• @Chad I guess you have answered my poorly-formed question: how do I improve one or more of my questions? Thank you. I don't think anyone here knows a thing about Appreciative Inquiry, so I suppose I will not try to fix it. I will try to remember how to ask a good question here, but it seems like one of those things that I do not fully understand, because my approach to things is so very different from what I see here. Maybe I should ask how I can fix that, but I am afraid I would ask wrongly. I tried once already... It is like playing Pin the Tail on the Donkey. – user37746 Apr 22 '16 at 0:41
  • I don't think anyone here knows a thing about Appreciative Inquiry - I will admit I dont, but do not sell the whole site short. Also these questions end up on google so someone looking for information on it may find the question, and have an answer. In this way we bring new people into the site, and expand the knowledge base of the site. that is how this is supposed to work. Do not be afraid to ask questions that we may not have answers to. As long as they are well constructed questions that are on topic they will be accepted. – IDrinkandIKnowThings Apr 22 '16 at 15:08
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Can't we discuss a new idea here

I think you've missed a key purpose of Stack Exchange.

This is not a discussion board type of site. It is not intended (and never was) to be a place where people put forth an idea/thought and get opinions on their ideas.

It's intended to be an explicit question --> answer site. A defined question gets a defined answer.

Discussions are by definition not a good fit for this. Looking through your questions here it seems you would prefer a discussion board type of environment as a lot of your questions are along the lines of, "what are your experiences using technique X?"

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  • I have struggled with this distinction all along, for about 2 years while on SE. To me, anything interactive is a discussion by definition. Yet, from your point of view, there are questions which can only be addressed discursively, and not definitively. Perhaps my personality type is not suited to this. I don't think in terms of solved problems, I explore new things. That is part of what made me a programmer, and why I moved on from programming once I understood it. Perhaps this could explain the people who keep showing up expecting discussions? – user37746 Apr 13 '16 at 17:29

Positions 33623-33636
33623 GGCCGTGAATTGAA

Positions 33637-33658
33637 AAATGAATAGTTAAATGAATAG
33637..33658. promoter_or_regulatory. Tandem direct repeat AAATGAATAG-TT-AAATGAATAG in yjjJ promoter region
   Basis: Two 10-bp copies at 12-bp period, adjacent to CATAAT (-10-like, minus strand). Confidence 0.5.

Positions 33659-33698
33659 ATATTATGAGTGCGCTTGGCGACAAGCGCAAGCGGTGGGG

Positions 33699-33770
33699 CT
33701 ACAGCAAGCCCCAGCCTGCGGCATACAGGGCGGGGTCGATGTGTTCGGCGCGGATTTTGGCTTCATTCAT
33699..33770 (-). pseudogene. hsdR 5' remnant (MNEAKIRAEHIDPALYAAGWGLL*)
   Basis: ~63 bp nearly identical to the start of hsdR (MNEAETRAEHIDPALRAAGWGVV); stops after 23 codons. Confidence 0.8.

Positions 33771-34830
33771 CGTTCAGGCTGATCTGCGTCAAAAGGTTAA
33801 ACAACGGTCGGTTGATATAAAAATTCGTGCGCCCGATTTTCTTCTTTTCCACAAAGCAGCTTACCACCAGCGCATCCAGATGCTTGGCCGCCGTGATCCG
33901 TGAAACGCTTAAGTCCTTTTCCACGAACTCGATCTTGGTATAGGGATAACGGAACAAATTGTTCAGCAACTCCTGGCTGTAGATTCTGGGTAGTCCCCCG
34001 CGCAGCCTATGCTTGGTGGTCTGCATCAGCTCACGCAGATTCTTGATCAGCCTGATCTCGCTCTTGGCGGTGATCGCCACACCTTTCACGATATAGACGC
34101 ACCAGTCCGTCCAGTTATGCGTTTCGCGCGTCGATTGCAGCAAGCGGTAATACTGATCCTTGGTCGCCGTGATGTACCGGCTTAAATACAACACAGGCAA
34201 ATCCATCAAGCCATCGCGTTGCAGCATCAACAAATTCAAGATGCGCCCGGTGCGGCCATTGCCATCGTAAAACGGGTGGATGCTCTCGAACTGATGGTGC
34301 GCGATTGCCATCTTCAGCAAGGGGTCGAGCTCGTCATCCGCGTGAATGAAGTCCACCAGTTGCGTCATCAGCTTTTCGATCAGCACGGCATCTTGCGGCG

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    Well, then move on to a discussion site. All SE sites have a strict Q&A format. A question is expected to be well defined and answerable with a definite answer. Discussing things isn't what makes SE successful, there are sites that are better suited for it. You can get some discussions going in chat, though. – Polygnome Apr 13 '16 at 17:37
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    @nocomprende To clarify, Polygnome isn't suggesting you leave our community or that we don't want you here. For discussion questions, you go to discussion sites; if you have a Q&A question, we welcome and embrace those here. We simply suggest using the right tool for the job, and that may mean being a member of both a discussion site as well as our Q&A site. :) Hope this helps! – jmort253 Apr 14 '16 at 7:11
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If you have an answerable question about a topic that isn't yet discussed here, and the question is within the intended scope of Stack Exchange and the Workplace discussion, just ask the question. This happens all the time.

If you want a discussion rather than an answer, that isn't what SE is set up for.

If the question isn't about the workplace as we've been defining it, it will probably be ruled out of scope.

If you make this question more specific, we could give you an opinion on whether your question is likely to be considered in scope or not, and if not we may be able to suggest other venues.